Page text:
Monday, October 27, 2008

What are the Moral Obligations of the Pro-Life Voter?

What are the Moral Obligations of the Pro-Life Voter?

The purpose of this essay is not to explain or justify a Pro-Life position but rather, to deal with the political and moral responsibilities of the Pro-Life citizen. I am a believing Catholic, I accept the whole of Catholic moral teaching, I am not only opposed to the Culture of Death in all its manifestations but I specifically oppose abortion. The question that I am dealing with here is what, as a Pro-Life voter, are my political options?

Can we get rid of abortion?

Americans overwhelmingly favor legal access to abortion.
Perhaps as many as two-thirds, but certainly more than 60%, of Americans believe that abortion is a private matter and that discretionary abortion should be available to women in the first trimester. Not only are these numbers are simply insurmountable, but they have not changed in thirty years! The idea that a Pro-Life government could be elected, much less impose a ban on abortion, is naïve at best.

Support of abortion rights is cultural and a culture cannot be changed by government fiat.
Since the advent of reliable contraception in the early 1960’s, women have come to expect that they will no longer have to plan their lives around pregnancy. They can delay marriage, take lovers, space their children as they please, pursue careers — all in complete disregard to the fertility that constrained the choices of previous generations. Most women, especially educated women, are not about to resume older modes of life. They expect — they demand — high-powered careers, exciting sex, and conveniently planned pregnancies. No amount of reasoning, moral or spiritual, will affect their essentially materialistic world-view. Similarly, the effects of medical developments, popular entertainments, and secular education cannot be reversed by government dictate. These ideas are fostered by the content of movies, books, academic curriculum, news reportage and everyday conversation. They cannot be fought at the ballot box.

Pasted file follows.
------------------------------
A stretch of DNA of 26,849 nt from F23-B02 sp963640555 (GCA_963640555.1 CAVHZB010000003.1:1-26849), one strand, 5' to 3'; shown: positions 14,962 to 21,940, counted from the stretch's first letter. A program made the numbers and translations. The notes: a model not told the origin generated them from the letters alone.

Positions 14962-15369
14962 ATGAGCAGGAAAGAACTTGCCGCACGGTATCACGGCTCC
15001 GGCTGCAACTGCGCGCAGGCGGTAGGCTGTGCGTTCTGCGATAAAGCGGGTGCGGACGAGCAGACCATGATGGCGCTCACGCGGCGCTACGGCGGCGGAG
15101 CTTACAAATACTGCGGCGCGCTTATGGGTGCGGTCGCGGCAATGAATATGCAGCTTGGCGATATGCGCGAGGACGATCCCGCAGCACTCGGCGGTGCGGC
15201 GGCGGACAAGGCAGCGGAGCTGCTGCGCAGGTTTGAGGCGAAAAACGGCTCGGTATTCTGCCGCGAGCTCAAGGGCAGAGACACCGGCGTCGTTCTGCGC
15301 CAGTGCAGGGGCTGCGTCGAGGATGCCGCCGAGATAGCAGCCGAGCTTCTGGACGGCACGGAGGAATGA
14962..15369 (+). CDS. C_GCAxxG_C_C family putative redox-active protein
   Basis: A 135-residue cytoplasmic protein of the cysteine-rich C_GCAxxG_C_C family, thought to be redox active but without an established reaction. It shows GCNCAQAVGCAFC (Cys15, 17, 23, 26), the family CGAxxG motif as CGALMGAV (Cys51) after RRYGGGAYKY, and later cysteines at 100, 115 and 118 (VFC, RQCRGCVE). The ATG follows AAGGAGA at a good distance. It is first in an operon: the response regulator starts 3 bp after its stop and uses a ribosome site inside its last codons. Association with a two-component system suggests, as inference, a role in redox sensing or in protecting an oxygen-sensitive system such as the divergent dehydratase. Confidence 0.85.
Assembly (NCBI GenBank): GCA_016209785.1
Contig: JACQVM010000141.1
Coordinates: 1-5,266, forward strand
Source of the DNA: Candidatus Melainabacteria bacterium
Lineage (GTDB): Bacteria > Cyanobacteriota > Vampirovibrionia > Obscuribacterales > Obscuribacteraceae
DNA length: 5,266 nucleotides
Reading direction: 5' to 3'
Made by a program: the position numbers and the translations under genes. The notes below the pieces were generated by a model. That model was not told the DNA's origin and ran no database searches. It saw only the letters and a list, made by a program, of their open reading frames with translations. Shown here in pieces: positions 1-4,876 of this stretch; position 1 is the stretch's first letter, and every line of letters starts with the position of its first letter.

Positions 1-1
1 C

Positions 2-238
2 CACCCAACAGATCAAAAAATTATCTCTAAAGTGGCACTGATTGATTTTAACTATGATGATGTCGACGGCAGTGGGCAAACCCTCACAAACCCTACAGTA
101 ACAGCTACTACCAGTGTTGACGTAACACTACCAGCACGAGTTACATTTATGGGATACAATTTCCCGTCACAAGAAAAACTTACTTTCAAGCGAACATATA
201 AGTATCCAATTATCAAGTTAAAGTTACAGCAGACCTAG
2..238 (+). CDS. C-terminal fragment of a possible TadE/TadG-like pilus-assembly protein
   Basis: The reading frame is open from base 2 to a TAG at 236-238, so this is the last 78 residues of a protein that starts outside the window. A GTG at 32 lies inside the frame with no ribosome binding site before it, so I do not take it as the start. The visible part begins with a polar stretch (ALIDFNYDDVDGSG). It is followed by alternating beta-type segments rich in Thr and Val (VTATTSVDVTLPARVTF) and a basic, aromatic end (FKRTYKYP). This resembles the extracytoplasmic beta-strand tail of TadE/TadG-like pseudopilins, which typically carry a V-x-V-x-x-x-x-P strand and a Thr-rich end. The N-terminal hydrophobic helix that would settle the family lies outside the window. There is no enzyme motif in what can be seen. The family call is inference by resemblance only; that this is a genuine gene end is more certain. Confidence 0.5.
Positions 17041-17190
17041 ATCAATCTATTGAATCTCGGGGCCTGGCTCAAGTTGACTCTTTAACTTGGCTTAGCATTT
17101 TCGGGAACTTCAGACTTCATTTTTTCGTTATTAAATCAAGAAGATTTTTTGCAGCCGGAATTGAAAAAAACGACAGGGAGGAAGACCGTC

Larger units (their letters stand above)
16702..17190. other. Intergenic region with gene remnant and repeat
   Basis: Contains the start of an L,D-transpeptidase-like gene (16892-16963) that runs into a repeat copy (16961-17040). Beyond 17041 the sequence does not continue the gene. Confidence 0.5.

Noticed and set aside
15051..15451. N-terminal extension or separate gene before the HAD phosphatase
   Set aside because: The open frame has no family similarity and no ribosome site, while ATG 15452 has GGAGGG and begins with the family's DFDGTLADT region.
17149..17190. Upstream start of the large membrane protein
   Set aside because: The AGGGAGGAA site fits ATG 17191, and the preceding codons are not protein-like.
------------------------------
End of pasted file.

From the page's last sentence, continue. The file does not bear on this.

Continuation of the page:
A woman’s “right to choose” enjoys constitutional protection.
Whether or not you believe Roe v. Wade is good law, the fact is neither this nor any other Court is going to overturn it. The Court that ruled on Roe v. Wade was largely composed of Republican appointees, and newer Republican appointees (made by the supposedly Pro-Life Reagan and Bush) have shown no willingness to tamper with this decision.

Only a constitutional amendment can overturn Roe v. Wade.
No realistic effort exists to introduce, much less ratify, a constitutional amendment. Today, the legal situation is so nearly frozen that only nuisance laws can be passed and upheld. Laws that actually limit abortion are routinely struck down. I doubt that any law, passed at any level of government during the last thirty years, has actually prevented a single determined woman from obtaining an abortion.

Why have the Republicans
done nothing?

Where is the legislative effort?
Not only have the Republicans failed to start the process of amending the Constitution, but they have limited their efforts to banning a particular method of third-trimester abortion (“partial birth”) that would have left dozens of other methods available.

Why has impeachment not been tried?
Our Constitution provides Congress with the means to redress judicial malfeasance: impeachment. If, as is so often claimed, the Republican party thinks that Roe v. Wade constitutes a miscarriage of justice, then we must ask: Where is the Republican-led effort to impeach those justices “legislating from the bench”? The G.O.P. moved quickly to impeach a recent President over a tawdry dalliance with an ambitious tart, yet thirty years have passed without an effort to impose constitutional discipline on the High Court.

Only by perpetuating abortion as an issue can the Republicans hold captive a block of voters who find this practice abhorrent.